as printed in the Royal Gazette:
BHC: Anatomy of a scandal
WHEN Fraud Squad officers launched their inquiry into financial irregularities at the Bermuda Housing Corporation in March 2002, the scale of corruption at the Government quango had yet to be exposed - and Ewart Brown was yet to be named as a suspect in any criminal investigation. Instead, the inquiry — and public speculation — zoned in on then-Housing Minister Nelson Bascome, BHC chief Raymonde Dill and other, lesser-profile figures, including “the man with the golden paintbrush” Paul Young, a painter whose wife was a close friend of then-Premier Jennifer Smith.
Just two months after the police inquiry was launched, Government sacked Mr. Dill, from his post as BHC chairman offering up no explanation other than that the dismissal was made “for his own protection”.
As a result, the highly-paid public servant went to the media, claiming that he would not be “the fall guy” for any misconduct carried out by any Government Ministers.
In a subsequent interview with the Bermuda Sun in June 2002, Mr. Dill alleged that key Government personal — including then- Housing Minister Nelson Bascome and former Environment Minister Arthur Hodgson — were partly responsible for the financial irregularities at the organisation.
However, today the Mid-Ocean News can reveal that Mr. Dill later told police a different story — and implicated Dr. Brown as a key figure in a scheme to siphon off money from the organisation through the over-priced sale of his private home.
In an August, 2002 interview with detectives, Mr. Dill claimed that Dr. Brown was present at a number of clandestine meetings in which the BHC boss was ordered to purchase Dr. Brown’s North Shore Road, Flatts property at a cost to the taxpayer of around $500,00 — well above the market rate.
Mr. Dill’s allegations were backed up by documents indicating that Dr. Brown attended the meetings on the dates in question.
A summary of the interview, compiled by lead investigator Detective Inspector Robin Sherwood and copied to then-Chief of Police Jonathan Smith, reads: “Dill explained that he was approached by Dale Young of the Property Group — she is the wife of Paul Young who is employed by BHC as a painter — she showed Dill a house on North Shore Road, Flatts, which belonged to Dr. E. Brown, the Minister of Transport. She was trying to have BHC purchase the property for inclusion in their housing stock. The price was $450,000.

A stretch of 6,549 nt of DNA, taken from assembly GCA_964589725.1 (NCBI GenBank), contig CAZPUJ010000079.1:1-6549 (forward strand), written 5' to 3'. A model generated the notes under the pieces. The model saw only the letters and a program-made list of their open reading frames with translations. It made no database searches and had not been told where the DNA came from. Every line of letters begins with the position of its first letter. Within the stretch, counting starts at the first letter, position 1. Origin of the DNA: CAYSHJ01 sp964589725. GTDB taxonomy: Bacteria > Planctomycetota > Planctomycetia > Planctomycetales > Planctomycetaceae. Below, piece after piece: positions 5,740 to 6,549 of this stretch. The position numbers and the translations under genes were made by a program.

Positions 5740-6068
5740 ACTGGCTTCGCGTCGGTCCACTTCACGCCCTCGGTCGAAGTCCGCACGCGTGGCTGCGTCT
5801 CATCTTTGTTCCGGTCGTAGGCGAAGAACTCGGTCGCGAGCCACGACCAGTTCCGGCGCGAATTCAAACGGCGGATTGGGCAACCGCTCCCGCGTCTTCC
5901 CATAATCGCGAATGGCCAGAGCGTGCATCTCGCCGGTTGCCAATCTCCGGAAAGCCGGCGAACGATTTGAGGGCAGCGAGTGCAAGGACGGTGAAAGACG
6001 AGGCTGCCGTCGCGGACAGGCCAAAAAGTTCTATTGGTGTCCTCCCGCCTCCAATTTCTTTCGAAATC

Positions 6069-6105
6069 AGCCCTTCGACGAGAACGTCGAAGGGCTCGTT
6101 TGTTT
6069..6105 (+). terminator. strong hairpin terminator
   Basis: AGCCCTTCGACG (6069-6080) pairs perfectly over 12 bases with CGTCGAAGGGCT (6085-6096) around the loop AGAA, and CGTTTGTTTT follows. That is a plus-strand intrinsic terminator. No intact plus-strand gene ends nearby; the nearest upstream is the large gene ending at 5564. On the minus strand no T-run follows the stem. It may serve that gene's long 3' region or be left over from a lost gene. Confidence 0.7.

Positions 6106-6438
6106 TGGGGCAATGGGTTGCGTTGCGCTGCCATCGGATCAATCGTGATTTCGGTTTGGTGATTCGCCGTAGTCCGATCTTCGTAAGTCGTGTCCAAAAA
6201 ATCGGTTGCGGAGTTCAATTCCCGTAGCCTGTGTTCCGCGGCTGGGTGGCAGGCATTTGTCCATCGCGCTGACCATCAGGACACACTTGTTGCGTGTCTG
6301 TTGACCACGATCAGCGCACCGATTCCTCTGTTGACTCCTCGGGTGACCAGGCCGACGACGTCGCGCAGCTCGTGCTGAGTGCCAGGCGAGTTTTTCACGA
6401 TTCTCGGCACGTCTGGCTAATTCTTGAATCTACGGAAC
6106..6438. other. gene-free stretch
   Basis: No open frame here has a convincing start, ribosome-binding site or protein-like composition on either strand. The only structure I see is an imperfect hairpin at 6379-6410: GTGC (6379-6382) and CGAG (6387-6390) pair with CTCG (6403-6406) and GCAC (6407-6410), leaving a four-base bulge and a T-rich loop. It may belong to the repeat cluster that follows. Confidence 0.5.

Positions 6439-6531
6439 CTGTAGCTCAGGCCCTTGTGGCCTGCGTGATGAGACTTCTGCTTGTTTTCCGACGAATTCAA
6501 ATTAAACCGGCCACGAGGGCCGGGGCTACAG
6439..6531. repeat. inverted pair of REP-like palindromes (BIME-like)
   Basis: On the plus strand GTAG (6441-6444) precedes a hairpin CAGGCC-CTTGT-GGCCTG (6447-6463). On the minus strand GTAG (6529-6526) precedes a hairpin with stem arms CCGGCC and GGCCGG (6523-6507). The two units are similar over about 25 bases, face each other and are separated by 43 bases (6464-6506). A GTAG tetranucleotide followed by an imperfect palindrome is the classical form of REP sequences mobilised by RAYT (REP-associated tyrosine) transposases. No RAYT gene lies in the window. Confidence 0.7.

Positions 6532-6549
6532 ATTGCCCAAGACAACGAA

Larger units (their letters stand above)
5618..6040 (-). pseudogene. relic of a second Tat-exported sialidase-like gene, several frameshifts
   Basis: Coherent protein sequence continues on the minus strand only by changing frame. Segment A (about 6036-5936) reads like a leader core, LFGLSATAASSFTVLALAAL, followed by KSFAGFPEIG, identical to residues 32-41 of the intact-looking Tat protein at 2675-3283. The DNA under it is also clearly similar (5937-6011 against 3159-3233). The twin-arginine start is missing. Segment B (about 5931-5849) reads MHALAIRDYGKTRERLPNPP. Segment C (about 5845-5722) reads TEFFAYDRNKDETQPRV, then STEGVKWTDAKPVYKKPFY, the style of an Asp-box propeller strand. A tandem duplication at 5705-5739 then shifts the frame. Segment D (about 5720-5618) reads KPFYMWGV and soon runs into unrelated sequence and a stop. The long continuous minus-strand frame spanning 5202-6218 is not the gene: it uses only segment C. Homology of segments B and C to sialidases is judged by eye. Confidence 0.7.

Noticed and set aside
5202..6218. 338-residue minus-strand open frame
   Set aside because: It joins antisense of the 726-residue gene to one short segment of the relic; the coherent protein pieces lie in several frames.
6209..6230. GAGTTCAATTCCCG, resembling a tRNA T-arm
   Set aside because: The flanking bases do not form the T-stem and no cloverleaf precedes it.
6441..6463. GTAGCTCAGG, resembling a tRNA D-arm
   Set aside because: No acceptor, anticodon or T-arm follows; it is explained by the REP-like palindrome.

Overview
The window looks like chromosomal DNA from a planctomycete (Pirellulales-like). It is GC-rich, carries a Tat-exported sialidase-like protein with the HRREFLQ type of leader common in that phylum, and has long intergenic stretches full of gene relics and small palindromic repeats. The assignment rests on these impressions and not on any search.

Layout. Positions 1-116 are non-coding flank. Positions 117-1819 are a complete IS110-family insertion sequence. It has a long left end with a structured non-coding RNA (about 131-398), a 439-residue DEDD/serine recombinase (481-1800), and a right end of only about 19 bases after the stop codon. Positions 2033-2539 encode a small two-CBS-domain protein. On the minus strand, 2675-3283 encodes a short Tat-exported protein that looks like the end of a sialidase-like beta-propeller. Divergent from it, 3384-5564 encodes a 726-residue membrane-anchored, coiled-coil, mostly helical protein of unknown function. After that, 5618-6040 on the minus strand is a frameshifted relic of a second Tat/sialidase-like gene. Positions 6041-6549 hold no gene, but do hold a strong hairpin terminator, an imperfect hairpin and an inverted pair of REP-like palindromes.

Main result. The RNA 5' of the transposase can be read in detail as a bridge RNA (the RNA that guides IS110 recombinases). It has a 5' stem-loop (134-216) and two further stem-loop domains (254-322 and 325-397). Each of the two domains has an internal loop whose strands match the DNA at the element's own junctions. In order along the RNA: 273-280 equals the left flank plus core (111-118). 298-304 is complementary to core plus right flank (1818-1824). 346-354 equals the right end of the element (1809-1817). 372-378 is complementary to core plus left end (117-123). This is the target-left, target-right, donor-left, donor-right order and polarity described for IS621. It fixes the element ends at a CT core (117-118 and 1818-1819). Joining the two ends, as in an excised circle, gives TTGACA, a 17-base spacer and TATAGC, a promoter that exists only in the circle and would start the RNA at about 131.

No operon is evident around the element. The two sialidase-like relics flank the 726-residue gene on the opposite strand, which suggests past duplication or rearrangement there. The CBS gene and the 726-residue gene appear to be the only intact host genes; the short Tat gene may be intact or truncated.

“Dill declined to purchase the property as it was too expensive and the location was not suitable. Dill received several further calls from Dale Young trying to get Dill to ‘move’ on purchasing the property.
“He was then contacted by Dr. Brown who invited him to lunch at the Newstead Hotel. At the conclusion of lunch Dr. Brown pushed a signed purchase agreement across the table to Dill — which referred to the North Shore Road property. He still refused to sign but left with the purchase agreement.”
Det. Insp Sherwood went on to report that Mr. Dill was later contacted by Health Minister Nelson Bascome, who exerted further pressure on the quango chief.
“They met in the Senate Chamber,” the detective wrote. “Present was Dr. Brown, Bascome, Dill, and a BHC architect. Again it was explained that the price being asked was well above market value.”
A second, undated police report concluded that: “Having been informed by Works and Engineering as well as Mike Emery from Entasis that the property was only valued at $230,000-$250,000. He [Dr. Brown] arranged two private meetings with Dill, one being a private luncheon and one being in the Senate chambers in the presence of [architect] Mike Emery and Nelson Bascome. On each occasion Dill maintains pressure was placed on him to purchase the Flatts property for $500,000. The property was later purchased for this amount by Dill.”
Although detectives viewed Mr. Dill as a “tainted” witness, they were able to uncover documents that corroborated his allegations.
Police obtained a copy of a contract for the sale of the property that was drawn up by realtors The Property Group and signed by both parties in January 2001.
They also recovered BHC payment input forms listing three separate payments of $140,000, $150,000 and $150,000 made to law firm Trott and Duncan, the company hired by Dr. Brown to represent him in the deal.